How to encourage your kids to look after the environment

Posted on Nov 4 2013 - 11:29am by Charlie

Teaching your children how to take care of themselves, and take care of the environment simultaneously is essential to the future of our planet – and doing this from an early age is a great way to ensure your kids help to reduce carbon levels and greenhouse gases.

Here are four ideas regarding how to get them saving the planet from as early as primary school.

 

Recycling

Kids are fantastic opportunists; making box-forts, toys from egg cartons and Popsicle stick people! Encouraging them to get creative and crafty, and reuse and recycle materials for multiple purposes will drill-in good habits for when they’re older. Let them loose with a box of toilet paper rolls, frayed shoestrings, cardboard boxes, toilet paper rolls, magazines, spare buttons, wine corks, broken crayons and even old clothes.

 

Clothing and accessories

Fashion and function needn’t always come at the expense of the environment. There are many clothing and accessories stockists, such as Traidcraft, who stock everything from bracelets, knitwear and dresses, to nightwear, bags and scarves, for dressing and accessorising for every occasion.

No matter what the season, there are always a number of on-trend pieces to be found. And don’t forget that when they’ve grown out of them, they can be handed down to young brothers and sisters or donated to a local charity shop too.

 

Gardening

Kids of all ages love helping out in the garden. Discovering new insects and learning about different plants will hold their interest for hours. Emphasise the benefits of planting trees, and let them help you when you’re sorting out your borders for the new season. They will take pride in watching it grow; safe in the knowledge that “I did that”.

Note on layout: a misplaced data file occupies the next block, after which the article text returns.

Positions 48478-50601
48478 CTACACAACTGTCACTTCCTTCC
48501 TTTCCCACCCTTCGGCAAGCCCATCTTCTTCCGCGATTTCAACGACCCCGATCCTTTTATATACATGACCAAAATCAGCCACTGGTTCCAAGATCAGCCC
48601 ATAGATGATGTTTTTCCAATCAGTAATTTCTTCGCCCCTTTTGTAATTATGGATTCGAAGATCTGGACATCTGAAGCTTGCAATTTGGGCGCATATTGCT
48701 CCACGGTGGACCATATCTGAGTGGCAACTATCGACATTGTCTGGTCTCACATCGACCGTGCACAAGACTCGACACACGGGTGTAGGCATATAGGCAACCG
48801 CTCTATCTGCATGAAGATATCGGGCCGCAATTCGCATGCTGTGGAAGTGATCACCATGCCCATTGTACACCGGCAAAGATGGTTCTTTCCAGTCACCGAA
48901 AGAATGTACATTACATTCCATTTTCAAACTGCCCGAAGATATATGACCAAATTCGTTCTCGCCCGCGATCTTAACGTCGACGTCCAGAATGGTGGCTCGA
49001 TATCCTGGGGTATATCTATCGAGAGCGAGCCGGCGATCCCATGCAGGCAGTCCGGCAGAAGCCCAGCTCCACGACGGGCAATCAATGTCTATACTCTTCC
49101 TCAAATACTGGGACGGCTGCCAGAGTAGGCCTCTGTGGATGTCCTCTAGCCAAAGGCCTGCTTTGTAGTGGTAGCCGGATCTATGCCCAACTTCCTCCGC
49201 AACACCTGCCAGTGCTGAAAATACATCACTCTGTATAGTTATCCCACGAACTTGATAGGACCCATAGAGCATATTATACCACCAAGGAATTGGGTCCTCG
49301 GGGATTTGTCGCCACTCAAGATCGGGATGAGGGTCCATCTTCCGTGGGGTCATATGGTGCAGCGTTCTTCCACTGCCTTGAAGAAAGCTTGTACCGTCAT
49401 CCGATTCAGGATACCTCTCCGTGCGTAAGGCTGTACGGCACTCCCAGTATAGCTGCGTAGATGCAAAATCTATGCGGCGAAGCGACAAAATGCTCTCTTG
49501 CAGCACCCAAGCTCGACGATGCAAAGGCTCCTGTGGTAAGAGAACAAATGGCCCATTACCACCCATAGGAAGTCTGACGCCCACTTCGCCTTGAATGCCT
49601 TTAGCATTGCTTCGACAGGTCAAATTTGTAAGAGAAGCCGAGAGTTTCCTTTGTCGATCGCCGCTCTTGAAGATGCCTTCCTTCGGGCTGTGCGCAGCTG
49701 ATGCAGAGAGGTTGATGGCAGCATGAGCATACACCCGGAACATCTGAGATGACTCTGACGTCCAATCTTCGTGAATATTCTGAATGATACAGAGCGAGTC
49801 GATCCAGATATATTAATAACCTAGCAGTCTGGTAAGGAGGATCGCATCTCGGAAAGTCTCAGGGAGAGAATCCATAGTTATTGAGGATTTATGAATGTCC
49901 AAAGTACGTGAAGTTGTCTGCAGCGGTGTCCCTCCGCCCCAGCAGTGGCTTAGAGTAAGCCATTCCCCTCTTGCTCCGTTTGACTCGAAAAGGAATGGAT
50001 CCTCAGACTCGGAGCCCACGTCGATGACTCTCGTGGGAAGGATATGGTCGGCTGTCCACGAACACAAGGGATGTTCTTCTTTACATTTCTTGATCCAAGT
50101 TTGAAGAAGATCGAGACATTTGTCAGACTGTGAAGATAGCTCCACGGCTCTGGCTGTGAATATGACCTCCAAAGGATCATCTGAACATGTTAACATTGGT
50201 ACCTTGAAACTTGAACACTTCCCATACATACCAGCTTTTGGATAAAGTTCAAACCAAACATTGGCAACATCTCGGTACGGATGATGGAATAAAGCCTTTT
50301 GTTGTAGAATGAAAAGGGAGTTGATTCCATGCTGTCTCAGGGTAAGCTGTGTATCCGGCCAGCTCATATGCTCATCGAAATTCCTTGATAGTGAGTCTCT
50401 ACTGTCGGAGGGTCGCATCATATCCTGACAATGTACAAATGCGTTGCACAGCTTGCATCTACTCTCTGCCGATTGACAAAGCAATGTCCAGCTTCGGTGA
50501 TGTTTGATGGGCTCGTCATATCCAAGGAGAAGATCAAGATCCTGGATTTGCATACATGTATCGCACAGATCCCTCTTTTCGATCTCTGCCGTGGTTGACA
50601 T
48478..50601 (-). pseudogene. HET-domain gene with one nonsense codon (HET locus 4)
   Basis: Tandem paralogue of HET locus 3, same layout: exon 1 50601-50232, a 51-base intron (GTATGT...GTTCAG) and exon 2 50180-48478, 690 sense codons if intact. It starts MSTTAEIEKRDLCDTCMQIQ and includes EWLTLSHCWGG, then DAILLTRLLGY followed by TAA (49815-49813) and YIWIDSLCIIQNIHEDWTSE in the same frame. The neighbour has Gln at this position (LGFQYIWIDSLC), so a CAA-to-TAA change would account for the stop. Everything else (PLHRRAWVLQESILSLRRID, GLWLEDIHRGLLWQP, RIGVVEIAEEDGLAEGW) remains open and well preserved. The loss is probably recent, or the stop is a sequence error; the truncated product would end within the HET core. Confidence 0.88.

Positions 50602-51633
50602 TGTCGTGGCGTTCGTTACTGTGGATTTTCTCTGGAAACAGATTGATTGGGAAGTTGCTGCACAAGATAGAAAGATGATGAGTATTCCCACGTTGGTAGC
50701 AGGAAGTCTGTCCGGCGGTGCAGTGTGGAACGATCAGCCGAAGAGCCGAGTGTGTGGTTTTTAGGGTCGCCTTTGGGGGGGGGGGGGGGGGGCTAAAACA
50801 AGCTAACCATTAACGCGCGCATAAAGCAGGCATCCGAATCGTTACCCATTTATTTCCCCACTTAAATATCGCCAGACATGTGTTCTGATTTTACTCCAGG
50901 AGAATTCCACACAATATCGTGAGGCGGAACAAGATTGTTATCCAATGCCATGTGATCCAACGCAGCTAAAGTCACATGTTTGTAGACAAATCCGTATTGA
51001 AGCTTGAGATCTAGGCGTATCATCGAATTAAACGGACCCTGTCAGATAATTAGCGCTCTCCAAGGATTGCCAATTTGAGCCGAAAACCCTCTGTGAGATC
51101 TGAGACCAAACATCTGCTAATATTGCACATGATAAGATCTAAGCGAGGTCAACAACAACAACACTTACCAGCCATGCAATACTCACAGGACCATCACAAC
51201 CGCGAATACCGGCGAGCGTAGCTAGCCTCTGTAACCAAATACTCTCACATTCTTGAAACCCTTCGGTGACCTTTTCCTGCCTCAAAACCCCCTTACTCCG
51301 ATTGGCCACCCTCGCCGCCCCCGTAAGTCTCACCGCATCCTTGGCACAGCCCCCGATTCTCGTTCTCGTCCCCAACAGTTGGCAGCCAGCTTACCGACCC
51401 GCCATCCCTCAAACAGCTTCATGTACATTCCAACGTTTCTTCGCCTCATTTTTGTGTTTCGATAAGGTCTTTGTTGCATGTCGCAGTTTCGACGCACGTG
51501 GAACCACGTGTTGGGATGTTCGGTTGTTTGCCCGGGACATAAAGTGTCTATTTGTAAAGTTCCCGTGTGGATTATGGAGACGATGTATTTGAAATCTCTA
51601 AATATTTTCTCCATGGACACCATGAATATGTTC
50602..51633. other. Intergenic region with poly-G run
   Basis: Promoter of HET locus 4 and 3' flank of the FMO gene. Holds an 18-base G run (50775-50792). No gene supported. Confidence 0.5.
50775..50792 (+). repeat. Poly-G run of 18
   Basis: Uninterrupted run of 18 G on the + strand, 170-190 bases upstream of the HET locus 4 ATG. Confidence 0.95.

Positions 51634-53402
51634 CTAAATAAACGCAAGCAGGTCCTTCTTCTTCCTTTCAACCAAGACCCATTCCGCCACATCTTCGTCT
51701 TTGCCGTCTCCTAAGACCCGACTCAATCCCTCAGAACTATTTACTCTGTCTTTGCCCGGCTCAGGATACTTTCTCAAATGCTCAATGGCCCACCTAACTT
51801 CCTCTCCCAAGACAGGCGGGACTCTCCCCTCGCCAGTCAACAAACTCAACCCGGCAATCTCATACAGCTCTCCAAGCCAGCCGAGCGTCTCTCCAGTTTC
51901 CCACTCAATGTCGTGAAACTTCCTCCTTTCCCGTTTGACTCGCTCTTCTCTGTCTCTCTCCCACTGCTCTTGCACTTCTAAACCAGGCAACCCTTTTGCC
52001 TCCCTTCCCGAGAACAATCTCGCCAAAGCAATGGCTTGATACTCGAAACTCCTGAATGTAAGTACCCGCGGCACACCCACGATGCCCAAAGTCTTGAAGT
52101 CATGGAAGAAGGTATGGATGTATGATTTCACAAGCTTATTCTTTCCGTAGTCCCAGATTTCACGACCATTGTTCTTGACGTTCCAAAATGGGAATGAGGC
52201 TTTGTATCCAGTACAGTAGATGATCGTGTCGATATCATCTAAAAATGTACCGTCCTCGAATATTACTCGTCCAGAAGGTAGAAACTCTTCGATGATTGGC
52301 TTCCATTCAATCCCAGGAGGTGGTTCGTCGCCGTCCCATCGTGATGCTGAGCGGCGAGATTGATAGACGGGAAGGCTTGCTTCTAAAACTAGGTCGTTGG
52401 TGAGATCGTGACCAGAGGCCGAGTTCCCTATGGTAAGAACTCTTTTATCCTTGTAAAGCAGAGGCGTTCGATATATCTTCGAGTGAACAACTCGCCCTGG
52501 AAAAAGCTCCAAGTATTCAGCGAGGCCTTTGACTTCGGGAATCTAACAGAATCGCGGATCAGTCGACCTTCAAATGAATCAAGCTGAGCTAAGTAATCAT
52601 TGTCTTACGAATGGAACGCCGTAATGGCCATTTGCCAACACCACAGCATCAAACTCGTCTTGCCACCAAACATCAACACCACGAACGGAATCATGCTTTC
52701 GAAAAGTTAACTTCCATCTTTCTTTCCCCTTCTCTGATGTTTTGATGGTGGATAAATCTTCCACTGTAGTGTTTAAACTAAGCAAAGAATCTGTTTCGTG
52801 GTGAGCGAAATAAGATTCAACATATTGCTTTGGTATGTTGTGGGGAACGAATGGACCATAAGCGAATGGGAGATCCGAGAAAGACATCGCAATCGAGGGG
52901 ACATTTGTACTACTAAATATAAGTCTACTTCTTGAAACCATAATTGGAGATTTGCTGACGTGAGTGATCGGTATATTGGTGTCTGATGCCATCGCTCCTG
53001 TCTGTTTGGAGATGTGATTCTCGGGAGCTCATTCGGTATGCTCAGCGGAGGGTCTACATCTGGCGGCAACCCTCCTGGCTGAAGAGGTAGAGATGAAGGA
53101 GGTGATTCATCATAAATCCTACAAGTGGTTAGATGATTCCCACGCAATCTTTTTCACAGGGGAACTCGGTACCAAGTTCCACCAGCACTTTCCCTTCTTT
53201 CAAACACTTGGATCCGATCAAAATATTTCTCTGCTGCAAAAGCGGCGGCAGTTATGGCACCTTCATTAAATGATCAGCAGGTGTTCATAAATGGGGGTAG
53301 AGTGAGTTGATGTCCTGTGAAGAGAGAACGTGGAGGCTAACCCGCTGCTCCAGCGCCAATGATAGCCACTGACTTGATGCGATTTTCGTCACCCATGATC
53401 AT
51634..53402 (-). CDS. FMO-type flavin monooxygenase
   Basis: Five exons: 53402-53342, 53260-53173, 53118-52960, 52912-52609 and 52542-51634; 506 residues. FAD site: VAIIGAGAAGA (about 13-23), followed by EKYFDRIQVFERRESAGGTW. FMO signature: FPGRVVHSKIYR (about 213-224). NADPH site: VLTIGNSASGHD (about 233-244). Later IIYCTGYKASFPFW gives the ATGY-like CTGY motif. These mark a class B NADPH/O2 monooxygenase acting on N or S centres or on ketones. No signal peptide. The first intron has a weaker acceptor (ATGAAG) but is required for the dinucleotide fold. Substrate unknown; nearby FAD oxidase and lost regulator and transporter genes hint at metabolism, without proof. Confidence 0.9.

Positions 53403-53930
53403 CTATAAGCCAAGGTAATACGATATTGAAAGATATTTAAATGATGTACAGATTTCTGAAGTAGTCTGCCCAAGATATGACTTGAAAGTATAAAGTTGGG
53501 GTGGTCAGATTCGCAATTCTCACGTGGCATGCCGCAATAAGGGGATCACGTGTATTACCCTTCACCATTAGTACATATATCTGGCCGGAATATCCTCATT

Water conservation

When Sir Francis Bacon coined “knowledge itself is power” back in 1597, it’s unlikely that he expected that the Latin-origin phrase would be just as applicable to today’s current affairs as much as those in the 16th Century.

By providing kids with a clear and simple diagram, they can see how much water they’re using, how it could be better used and they will appreciate how important it is to conserve as much water as possible. More information can be found at DCWater.com/kids.

Gifts

When they’re old enough to get pocket money in exchange for completing chores, encourage them to purchase fair trade gifts for their brothers, sisters and friends.  Online retailers, such as Traidcraft, offer a number of poverty-fighting childrens gifts that have been created especially for low budget buyers with a high conscience!

 Family in living room with laptop smiling

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